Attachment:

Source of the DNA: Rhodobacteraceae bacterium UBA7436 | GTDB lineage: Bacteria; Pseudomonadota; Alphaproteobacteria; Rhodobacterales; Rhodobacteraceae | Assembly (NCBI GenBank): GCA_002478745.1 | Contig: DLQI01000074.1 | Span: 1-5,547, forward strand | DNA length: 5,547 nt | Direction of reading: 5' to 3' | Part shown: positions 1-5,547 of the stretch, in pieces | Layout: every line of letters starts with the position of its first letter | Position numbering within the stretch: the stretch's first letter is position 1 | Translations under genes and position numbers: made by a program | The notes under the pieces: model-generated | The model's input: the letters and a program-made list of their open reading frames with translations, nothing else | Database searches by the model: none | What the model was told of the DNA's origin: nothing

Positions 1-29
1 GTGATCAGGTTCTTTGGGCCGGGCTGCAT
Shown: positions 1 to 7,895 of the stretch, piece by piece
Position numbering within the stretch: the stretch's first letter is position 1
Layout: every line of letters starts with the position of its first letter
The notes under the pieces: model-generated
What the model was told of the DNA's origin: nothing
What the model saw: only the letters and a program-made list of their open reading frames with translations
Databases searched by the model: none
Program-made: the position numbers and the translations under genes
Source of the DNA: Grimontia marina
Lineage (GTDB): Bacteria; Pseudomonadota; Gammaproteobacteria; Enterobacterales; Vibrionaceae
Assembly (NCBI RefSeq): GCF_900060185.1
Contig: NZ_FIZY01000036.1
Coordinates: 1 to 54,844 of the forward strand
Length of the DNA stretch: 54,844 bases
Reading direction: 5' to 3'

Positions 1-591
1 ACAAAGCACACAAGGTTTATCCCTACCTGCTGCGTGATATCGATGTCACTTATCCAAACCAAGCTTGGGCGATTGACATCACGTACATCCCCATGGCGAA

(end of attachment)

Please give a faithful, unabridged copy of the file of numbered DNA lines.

Source of the DNA: Rhodobacteraceae bacterium UBA7436 | GTDB lineage: Bacteria; Pseudomonadota; Alphaproteobacteria; Rhodobacterales; Rhodobacteraceae | Assembly (NCBI GenBank): GCA_002478745.1 | Contig: DLQI01000074.1 | Span: 1-5,547, forward strand | DNA length: 5,547 nt | Direction of reading: 5' to 3' | Part shown: positions 1-5,547 of the stretch, in pieces | Layout: every line of letters starts with the position of its first letter | Position numbering within the stretch: the stretch's first letter is position 1 | Translations under genes and position numbers: made by a program | The notes under the pieces: model-generated | The model's input: the letters and a program-made list of their open reading frames with translations, nothing else | Database searches by the model: none | What the model was told of the DNA's origin: nothing

Positions 1-29
1 GTGATCAGGTTCTTTGGGCCGGGCTGCAT
Shown: positions 1 to 7,895 of the stretch, piece by piece
Position numbering within the stretch: the stretch's first letter is position 1
Layout: every line of letters starts with the position of its first letter
The notes under the pieces: model-generated
What the model was told of the DNA's origin: nothing
What the model saw: only the letters and a program-made list of their open reading frames with translations
Databases searched by the model: none
Program-made: the position numbers and the translations under genes
Source of the DNA: Grimontia marina
Lineage (GTDB): Bacteria; Pseudomonadota; Gammaproteobacteria; Enterobacterales; Vibrionaceae
Assembly (NCBI RefSeq): GCF_900060185.1
Contig: NZ_FIZY01000036.1
Coordinates: 1 to 54,844 of the forward strand
Length of the DNA stretch: 54,844 bases
Reading direction: 5' to 3'

Positions 1-591
1 ACAAAGCACACAAGGTTTATCCCTACCTGCTGCGTGATATCGATGTCACTTATCCAAACCAAGCTTGGGCGATTGACATCACGTACATCCCCATGGCGAA